Former Utah Gov. Jon Huntsman, who received much fanfare from the news media when he first announced his presidential ambitions in June, continues to lag in the polls. It's a clear sign that his cool-tempered, centrist-ish approach isn't resonating with Republican voters.
But that doesn't seem to have discouraged Hunstman. Over the past week, he has made a renewed effort to distinguish himself from the other Republican presidential candidates by pouncing whenever they--in his words--veer "too far to the right."
When Texas Gov. Rick Perry expressed doubt in evolution and climate change, for instance, Huntsman immediately went on the offensive. "To be clear," Huntsman wrote in a post on Twitter. "I believe in evolution and trust scientists on global warming. Call me crazy."
And on Sunday Huntsman said that the leading Republican candidates had "zero substance" in an interview on ABC's "This Week." He added that he wouldn't "trust any of my opponents" on the economy, citing their opposition to raising the debt ceiling.
"I wouldn't necessarily trust any of my opponents who are on the recent debate stage with me when every single one of them would have allowed this country to default," Huntsman told ABC's Jake Tapper.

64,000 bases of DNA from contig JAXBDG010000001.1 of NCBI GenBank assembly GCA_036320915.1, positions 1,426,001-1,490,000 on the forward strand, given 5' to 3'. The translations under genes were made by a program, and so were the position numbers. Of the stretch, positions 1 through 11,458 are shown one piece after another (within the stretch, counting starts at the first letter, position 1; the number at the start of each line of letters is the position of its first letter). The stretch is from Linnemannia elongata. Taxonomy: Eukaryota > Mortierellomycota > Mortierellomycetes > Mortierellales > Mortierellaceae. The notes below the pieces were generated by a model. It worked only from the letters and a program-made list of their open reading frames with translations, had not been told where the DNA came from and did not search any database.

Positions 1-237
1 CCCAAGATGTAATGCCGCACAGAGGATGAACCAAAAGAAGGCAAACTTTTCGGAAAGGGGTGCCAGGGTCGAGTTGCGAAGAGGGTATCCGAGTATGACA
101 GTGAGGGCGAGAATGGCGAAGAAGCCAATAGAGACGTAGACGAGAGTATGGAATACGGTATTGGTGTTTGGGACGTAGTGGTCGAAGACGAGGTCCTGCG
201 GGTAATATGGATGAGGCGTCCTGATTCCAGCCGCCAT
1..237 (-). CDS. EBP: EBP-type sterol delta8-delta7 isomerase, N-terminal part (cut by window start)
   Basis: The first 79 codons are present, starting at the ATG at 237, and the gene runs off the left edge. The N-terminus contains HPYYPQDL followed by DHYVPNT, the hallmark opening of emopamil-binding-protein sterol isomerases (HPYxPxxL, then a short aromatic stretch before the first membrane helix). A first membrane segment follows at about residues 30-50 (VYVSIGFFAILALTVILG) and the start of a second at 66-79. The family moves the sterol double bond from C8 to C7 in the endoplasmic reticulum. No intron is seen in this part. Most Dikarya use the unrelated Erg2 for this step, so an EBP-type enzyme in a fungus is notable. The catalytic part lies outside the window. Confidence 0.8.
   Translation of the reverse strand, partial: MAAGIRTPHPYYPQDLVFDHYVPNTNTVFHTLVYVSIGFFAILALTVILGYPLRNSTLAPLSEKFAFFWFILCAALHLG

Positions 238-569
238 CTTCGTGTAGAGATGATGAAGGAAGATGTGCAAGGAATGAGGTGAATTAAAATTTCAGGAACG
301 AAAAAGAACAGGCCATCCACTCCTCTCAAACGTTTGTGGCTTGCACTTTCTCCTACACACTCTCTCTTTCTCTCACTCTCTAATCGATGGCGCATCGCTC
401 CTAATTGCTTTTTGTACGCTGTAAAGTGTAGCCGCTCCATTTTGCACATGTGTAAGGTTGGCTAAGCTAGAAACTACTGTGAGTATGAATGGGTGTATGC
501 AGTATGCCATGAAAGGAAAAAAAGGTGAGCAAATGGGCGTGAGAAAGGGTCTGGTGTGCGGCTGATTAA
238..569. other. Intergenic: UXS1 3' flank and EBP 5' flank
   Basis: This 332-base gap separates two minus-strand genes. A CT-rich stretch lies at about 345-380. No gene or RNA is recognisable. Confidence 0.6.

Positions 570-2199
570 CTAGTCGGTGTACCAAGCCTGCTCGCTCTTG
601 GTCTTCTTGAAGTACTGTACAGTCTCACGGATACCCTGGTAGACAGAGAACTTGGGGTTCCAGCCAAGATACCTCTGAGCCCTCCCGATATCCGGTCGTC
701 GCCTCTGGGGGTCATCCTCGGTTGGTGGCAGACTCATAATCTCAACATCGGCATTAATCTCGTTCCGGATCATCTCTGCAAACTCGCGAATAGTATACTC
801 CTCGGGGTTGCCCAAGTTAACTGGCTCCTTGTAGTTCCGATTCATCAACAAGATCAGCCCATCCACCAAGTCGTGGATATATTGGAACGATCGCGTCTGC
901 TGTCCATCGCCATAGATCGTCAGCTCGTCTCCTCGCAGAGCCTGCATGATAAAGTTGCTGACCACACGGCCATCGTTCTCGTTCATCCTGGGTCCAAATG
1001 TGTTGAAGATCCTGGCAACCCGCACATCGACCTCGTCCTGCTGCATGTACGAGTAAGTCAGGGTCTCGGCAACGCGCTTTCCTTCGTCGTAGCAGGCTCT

On Republican skepticism of global warming and evolution, Huntsman warned that Republicans face an increasing risk of being perceived as "anti-science."
"The minute that the Republican Party becomes the ... anti-science party, we have a huge problem," he said.
The strategy is an attempt claim the center, or as he puts it, run a campaign that focuses on "a center-right message for a center-right country." Huntsman is banking on winning New Hampshire, which holds the first primary of the election cycle and has long been known as a state that welcomes moderate candidates, especially compared to Iowa.
"Right now this country is crying out for a sensible middle ground," he said. "Right now we have people on the fringes."
The strategy is not unlike Arizona Sen. John McCain's failed bit for the Republican nomination in 2000, when he essentially skipped Iowa and kept to the left of George W. Bush.
It didn't work in 2000, but McCain nabbed the nomination eight years later. (As The Ticket noted back in March, Huntsman has picked up several former McCain staffers.)
Several political observers have noted that Huntsman may be running for 2016, not 2012. The possibility that Huntsman has his eyes on the long term isn't too far fetched. Before Huntsman announced his decision to run in June, the chairman of his political action committee suggested in an email that Huntsman was considering running in an election cycle beyond 2012.